While it’s not true that New York has, or is planning to legalize heroin, there is a controversial plan that has been proposed by an Upstate New York mayor to provide supervised heroin injection clinics. Ithaca mayor Svante Myrick has proposed a new approach to dealing with the current opiate epidemic, and it involves allowing people to shoot heroin under the supervision of a nurse.
There’s more to his plan, but for many people, the idea of green-lighting heroin use is simply one step closer to legalization and only encourages use. People in support of the program state that the current approach is not working, and it’s time to explore more innovative approaches. Which would focus on diminishing the stigma associated with heroin use. The reality is that people are dying, a lot of people are dying, something has to change.
That’s not going to be easy. Illegal drugs in general are viewed in a negative light, heroin and other IV drugs are probably the most demonized. The image of the “junkie” in the eyes of the general public usually brings to mind a specific level of disgust.
Thanks to the raising of awareness by advocates and the media in general. It is increasingly clear that heroin has gone “mainstream” and thus it has received a lot more attention. The rise in addiction to opiate painkillers who may turn to heroin has created a wave of addicts that don’t fit the mold. A 2013 study stated 8 out of 10 heroin users started out using painkillers. Another key factor has been this presidential race and the fact that candidates have been forced to address this public health crisis.
Rumors Run Rampant
Initial rumors stated that New York had legalized heroin. An article in Empire News, a known satire site, ran a story that stated New York had legalized it, with plans to regulate, tax and even employ distributors. In this fictitious story, the opposition included drug dealers that feared for their business.
This caught attention, and other “news” sites jumped on the bandwagon, reporting similar stories.
The Real Deal
Legalization is not what’s happening here, nor is the plan condoning heroin use. It’s simply acknowledging a health problem that isn’t going to magically disappear, no matter how hard people try to ignore it. People are dying. Jailing users and dealers isn’t working, hasn’t worked in the past, and is likely not going to work in the future.
The plan that Myrick is proposing isn’t just about a safer option for heroin users, it includes sending low-level heroin dealers, who are usually addicts trying to support their habit, and people arrested for other drug-related charges to treatment instead of jail. He is also pushing for programs aimed at teaching at-risk youth job skills and increasing treatment options as part of the plan.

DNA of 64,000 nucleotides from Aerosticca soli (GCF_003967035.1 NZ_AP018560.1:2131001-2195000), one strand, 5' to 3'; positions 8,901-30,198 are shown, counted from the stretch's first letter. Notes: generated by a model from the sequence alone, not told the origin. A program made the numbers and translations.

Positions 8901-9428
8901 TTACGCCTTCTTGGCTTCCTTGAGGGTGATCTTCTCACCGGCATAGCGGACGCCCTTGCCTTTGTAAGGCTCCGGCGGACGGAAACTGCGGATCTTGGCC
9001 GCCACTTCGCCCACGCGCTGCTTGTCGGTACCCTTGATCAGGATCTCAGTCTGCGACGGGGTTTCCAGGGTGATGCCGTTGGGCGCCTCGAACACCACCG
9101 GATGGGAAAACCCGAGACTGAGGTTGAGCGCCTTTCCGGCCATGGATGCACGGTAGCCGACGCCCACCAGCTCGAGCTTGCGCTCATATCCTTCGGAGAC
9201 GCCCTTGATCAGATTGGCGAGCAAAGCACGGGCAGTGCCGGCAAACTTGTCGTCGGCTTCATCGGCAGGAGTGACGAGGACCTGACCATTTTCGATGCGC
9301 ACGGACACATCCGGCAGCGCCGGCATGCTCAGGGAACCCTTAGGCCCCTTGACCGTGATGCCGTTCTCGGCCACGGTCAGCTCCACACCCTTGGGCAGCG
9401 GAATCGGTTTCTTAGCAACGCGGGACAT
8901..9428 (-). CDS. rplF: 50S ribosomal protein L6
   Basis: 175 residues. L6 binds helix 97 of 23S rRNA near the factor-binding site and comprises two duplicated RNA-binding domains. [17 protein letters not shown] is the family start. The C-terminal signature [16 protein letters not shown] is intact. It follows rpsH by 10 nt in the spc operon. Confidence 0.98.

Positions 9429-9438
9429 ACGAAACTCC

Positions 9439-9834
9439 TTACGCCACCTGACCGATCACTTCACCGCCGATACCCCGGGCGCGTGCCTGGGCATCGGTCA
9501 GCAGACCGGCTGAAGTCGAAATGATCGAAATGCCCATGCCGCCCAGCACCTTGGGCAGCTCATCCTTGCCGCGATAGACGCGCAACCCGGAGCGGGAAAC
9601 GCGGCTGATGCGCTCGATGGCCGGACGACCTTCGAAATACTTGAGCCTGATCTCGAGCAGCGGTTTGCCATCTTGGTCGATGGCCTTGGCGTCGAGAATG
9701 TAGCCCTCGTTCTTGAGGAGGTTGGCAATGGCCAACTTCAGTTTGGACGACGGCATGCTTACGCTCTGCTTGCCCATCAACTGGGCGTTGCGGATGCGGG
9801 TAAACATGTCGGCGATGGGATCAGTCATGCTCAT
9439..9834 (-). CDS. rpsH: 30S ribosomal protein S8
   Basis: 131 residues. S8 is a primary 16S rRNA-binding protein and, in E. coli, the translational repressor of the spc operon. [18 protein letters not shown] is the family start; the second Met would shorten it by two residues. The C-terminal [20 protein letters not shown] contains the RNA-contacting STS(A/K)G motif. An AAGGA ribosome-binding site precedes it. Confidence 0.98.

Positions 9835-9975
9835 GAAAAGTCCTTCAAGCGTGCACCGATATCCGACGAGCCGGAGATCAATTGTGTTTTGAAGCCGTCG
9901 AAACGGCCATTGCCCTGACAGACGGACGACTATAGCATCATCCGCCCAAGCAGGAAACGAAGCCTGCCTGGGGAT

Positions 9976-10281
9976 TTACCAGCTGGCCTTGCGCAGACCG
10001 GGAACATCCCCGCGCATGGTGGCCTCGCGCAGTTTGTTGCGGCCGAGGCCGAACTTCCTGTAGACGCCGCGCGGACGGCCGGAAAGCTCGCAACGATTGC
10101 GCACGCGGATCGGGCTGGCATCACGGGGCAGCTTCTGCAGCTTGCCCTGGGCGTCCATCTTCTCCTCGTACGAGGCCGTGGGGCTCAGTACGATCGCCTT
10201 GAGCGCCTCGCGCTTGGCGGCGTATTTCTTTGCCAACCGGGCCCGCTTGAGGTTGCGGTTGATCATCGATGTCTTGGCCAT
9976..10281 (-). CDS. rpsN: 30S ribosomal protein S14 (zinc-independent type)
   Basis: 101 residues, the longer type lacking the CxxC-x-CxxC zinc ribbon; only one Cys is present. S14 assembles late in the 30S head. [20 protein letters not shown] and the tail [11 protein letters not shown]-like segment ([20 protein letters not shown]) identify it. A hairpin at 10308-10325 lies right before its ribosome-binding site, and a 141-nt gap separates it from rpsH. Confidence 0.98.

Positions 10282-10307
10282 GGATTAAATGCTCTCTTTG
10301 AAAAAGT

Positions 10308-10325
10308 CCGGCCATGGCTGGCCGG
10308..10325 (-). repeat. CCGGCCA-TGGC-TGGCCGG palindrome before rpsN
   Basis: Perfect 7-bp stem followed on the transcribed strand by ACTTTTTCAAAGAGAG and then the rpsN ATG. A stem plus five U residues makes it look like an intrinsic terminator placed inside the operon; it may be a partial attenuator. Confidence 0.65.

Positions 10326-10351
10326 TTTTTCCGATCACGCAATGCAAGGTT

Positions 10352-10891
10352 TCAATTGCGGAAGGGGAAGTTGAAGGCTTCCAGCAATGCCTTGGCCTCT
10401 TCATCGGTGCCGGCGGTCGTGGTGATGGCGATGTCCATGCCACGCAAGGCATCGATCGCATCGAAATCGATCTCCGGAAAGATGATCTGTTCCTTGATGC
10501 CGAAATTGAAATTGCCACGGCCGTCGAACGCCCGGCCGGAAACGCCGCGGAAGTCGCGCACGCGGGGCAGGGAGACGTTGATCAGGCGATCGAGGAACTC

But Will It Work?
A key component is motivating Heroin users to take advantage of the service offered, it can save lives. Medically supervised injection guarantees access to clean needles and facilities, and nurses are on-hand to administer life-saving medication in the event of an overdose. For those who are ready to stop using, access to treatment will be available.
For some, this is an attractive solution. People do recover from heroin addiction with the proper support and treatment. However, so many don’t get the opportunity to because they die from overdose. It happens every day, and right now, those numbers are only going up and the rate of death from drug overdose is rising. It went up 14 percent in 2015. Giving people the option to inject heroin safely results in less deaths from overdose, and hopefully, more individuals will be open to getting help when given the opportunity to seek help. It allows for an intervention or at least someone can speak with them and give them options they may not know about.
Only time will tell if people will use this service, and that may be a moot point if it never comes to fruition. Opponents have already surfaced, such as David Evans, who is an attorney and advisor for Drug Free America.
The majority of opponents believe that this plan is simply a step closer to legalization, and makes it easier for people to use. Their position is that the money and effort would be better spent on creating more treatment centers and education programs.
The plan does offer just that. Increased treatment, better access to treatment, and programs that help educate are all aspects of this proposal. The supervised injection clinics are designed to save lives, in the hopes that addicts will live long enough to make their way to treatment.
Opposition to this plan will continue, only time will tell if it will be approved. The bottom line is that these clinics offer a life-saving solution, is apparently lost on people who are resisting this proposal. At some point, the stigma and shame need to be dropped so people can see this for the health problem it is. Unfortunately, not everyone sees it that way.
If It Goes Through, What Will Happen?
If the mayor’s plan actually gets approved, it will mark a true turning point in America’s “War On Drugs.” This is good news, because what it’s really been is a war on addicts.
No doubt the rest of the United States will be looking at the results of the program very closely. If it can prove itself successful, we’ll likely see at least a few other states follow suit.
Rose Lockinger is passionate member of the recovery community. A rebel who found her cause, she uses blogging and social media to raise the awareness about the disease of addiction. She has traveled all over North and South America. Single mom to two beautiful children she has learned parenting is without a doubt the most rewarding job in the world. Currently the Outreach Director at Stodzy Internet Marketing.
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